immediate and continuous access to the bond counsel experience and expertise MSD needs to manage its fi-

Mayor Greg Fischer, who took office in January, is committed to a competi- tive process,” Rowland said.

nancial

planning before,

We are interested in paying

during,

and after every

market rates, and we be-

bond issue.”

lieve that through bidding

taxpayers dollars.”

State may have edge

State finance officials said they maintain a list of qualif ied law firms and put out a request for proposals when state agencies seek to borrow money by issuing bonds. With national competi-

get a very competitive price,” said F. Thomas How-

the Kentucky Office of Fi-

with the water (company) nancial Management. as bonds needed to be is- and (Louisville) metro,” in They are pretty aggres- sued. She said they would

factor in the skills of each

terms of the lawyer fees.

sive.”

Reporter James Bruggers can be reached at (502) 582-4645.

10,0 00th re scued sea lion re leased

Calif. center also does research

By Jason Dearen

Associated Press

center also does research By Jason Dearen Associated Press anymore.” Since it opened its doors 36

anymore.” Since it opened its doors 36 years ago in the Marin Headlands just north of the Golden Gate Bridge, the nonprof it marine mammal hospital has become fa-

rine critters back to health — but its biggest contribu-

role in collecting and stor- ing thousands of tissue and other samples from the ani-

Jason De aren/Associated Press

The center’s mix of labora- tory science, marine zoo and educational outreach has led to dozens of pub- lished scientif ic papers and helped push understanding of effects of toxic algae, dis-

mate change on these coas- tal denizens. Only about half of the an-

survive to be released. Still, many of the more than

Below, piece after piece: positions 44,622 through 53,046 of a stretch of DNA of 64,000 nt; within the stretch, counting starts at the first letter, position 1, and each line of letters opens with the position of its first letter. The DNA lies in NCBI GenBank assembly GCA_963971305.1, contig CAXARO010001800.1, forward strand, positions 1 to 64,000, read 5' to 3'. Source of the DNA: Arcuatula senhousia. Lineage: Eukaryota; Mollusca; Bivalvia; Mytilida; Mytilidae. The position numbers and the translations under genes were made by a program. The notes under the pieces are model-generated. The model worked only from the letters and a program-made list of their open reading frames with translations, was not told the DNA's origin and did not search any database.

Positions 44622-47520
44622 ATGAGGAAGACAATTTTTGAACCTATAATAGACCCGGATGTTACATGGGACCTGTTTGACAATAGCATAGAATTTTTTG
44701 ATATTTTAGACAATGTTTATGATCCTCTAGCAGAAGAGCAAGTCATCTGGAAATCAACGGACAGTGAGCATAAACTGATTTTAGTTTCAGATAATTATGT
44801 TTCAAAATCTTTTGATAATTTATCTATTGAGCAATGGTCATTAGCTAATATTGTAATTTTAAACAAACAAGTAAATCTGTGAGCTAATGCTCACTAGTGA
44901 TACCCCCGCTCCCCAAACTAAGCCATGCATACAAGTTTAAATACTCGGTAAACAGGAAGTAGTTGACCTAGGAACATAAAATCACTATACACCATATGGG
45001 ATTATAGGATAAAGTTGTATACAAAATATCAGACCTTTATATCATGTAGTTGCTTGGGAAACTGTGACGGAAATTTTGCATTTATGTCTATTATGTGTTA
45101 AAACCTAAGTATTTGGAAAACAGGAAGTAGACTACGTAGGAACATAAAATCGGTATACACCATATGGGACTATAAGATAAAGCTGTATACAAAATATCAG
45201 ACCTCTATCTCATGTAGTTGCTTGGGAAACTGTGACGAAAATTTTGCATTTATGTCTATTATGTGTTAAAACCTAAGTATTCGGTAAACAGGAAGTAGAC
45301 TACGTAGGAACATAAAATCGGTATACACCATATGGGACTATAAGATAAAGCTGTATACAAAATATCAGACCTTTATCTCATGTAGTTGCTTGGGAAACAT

including entangled whales, otters and elephant seals — the center has aided or tak- en in have contributed sam- ples that will help further research that can aid threat- ened and endangered spe- cies around the world. Indeed, many of the ani- mals nursed back to health are not facing imminent ex- tinction — there are 200,000 California sea lions in the wild — but their mal- adies and their genetic makeup are similar to other species in peril. California sea lions share genetic traits with Steller

sea lions, which are a threat- also don’t get to see them miles of California coast. ened species. The center’s

Zo diac Girl, left, and Milestone, both California sea lions, are re leased in nor thern California on Th ursday.

POINT REYES NA- TIONAL SEASHORE, Calif.

— Two juvenile California

sea lions paused for a mo- ment at the edge of the sea, each raising their whiskered faces toward the silvery wa- ter before sliding in to free- dom. For the Marine Mammal Center crew standing be- hind the rehabilitated pinni- peds on Thursday, it was a signif icant day: rescued sea lion No. 10,000, nicknamed Milestone, and 10,001, Zo- diac Girl, had been nursed back to health and sent back to the wild. There’s always some at-

tachment. There’s always mous for nursing sick ma- ease and the effect of cli- which share traits with the

some animal that captures your heart,” said Shelbi

Stoudt, the center staffer tion perhaps has been its

imals the center takes in Girl had leptospirosis, a

bacterial infection that at- tacks the kidneys and can be

endangered Hawaiian monk seals. Milestone and Zodiac

who organizes the regular releases. It’s a bittersweet feeling because you’re send- ing them back home but you

researchers say collecting and banking scientif ic sam- ples from many of the thou- sands of sea lions the center has treated contributes to efforts to save Stellers. Same goes for elephant seals,

mals it rescues along 600 17,000 marine mammals — fatal.

Downgrade’s impact may be big or small

Ex perts are split on botto m line

Th e Wa shington Po st

that if a downgrade forces up interest rates on U.S. debt (which is likely, but will depend on how the markets react), interest rates for those will shoot up as well. This would raise the cost of

Commentators are split borrowing across the sys-

tem, depressing the econo-

as to whether Standard &

Poor’s downgrade of U.S. debt will have major nega-

tive consequences for the Ratings generally are used

U.S. and world economy, or whether it will be basically meaningless. Why It Might Mat-

ter: If U.S. debt is down- knows about the health of

graded, many other debt in- struments likely will be

downgraded as well. When bate has passed, no one

Moody’s put U.S. debt on re- view for downgrade during the debt ceiling standoff, it also put on notice 7,000 other bonds, worth a total of

$130 billion, that rely direct-

ly on revenue from federal

government payments, such

as certain kinds of munici-

have considered loosening

Bonds that are indirectly their rules to allow higher